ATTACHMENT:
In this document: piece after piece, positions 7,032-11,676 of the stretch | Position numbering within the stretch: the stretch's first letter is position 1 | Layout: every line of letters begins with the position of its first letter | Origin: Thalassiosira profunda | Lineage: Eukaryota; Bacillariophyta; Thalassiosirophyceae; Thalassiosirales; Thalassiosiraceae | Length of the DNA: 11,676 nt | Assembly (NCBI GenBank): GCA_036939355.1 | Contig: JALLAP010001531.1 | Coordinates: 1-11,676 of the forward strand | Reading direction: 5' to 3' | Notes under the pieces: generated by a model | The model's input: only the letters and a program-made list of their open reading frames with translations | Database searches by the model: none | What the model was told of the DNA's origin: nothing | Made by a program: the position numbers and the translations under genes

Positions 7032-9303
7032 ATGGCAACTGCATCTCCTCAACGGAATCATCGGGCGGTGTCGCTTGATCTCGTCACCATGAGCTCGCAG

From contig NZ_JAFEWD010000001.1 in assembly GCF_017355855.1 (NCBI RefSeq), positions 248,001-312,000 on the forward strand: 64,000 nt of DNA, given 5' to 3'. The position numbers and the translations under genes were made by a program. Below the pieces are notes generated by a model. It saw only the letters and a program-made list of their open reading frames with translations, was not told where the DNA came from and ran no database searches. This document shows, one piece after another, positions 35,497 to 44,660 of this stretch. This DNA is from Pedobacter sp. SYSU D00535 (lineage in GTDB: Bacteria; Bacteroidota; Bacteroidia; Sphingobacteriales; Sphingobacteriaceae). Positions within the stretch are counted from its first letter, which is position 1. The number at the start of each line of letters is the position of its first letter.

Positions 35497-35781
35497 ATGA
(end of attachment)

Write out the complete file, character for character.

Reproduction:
In this document: piece after piece, positions 7,032-11,676 of the stretch | Position numbering within the stretch: the stretch's first letter is position 1 | Layout: every line of letters begins with the position of its first letter | Origin: Thalassiosira profunda | Lineage: Eukaryota; Bacillariophyta; Thalassiosirophyceae; Thalassiosirales; Thalassiosiraceae | Length of the DNA: 11,676 nt | Assembly (NCBI GenBank): GCA_036939355.1 | Contig: JALLAP010001531.1 | Coordinates: 1-11,676 of the forward strand | Reading direction: 5' to 3' | Notes under the pieces: generated by a model | The model's input: only the letters and a program-made list of their open reading frames with translations | Database searches by the model: none | What the model was told of the DNA's origin: nothing | Made by a program: the position numbers and the translations under genes

Positions 7032-9303
7032 ATGGCAACTGCATCTCCTCAACGGAATCATCGGGCGGTGTCGCTTGATCTCGTCACCATGAGCTCGCAG

From contig NZ_JAFEWD010000001.1 in assembly GCF_017355855.1 (NCBI RefSeq), positions 248,001-312,000 on the forward strand: 64,000 nt of DNA, given 5' to 3'. The position numbers and the translations under genes were made by a program. Below the pieces are notes generated by a model. It saw only the letters and a program-made list of their open reading frames with translations, was not told where the DNA came from and ran no database searches. This document shows, one piece after another, positions 35,497 to 44,660 of this stretch. This DNA is from Pedobacter sp. SYSU D00535 (lineage in GTDB: Bacteria; Bacteroidota; Bacteroidia; Sphingobacteriales; Sphingobacteriaceae). Positions within the stretch are counted from its first letter, which is position 1. The number at the start of each line of letters is the position of its first letter.

Positions 35497-35781
35497 ATGA